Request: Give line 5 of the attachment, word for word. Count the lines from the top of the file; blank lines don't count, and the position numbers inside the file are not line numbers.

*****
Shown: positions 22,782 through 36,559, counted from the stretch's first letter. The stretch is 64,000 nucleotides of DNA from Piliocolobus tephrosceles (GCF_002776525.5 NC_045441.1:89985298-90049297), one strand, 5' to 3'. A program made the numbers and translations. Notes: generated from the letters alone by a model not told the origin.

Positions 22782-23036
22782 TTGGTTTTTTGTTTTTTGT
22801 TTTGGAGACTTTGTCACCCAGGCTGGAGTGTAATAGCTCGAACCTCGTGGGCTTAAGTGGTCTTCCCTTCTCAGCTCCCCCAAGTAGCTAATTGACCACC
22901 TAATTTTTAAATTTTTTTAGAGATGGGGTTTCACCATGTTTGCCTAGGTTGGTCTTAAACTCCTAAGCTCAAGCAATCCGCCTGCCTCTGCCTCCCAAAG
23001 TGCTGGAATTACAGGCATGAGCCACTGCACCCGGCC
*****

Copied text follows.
22901 TAATTTTTAAATTTTTTTAGAGATGGGGTTTCACCATGTTTGCCTAGGTTGGTCTTAAACTCCTAAGCTCAAGCAATCCGCCTGCCTCTGCCTCCCAAAG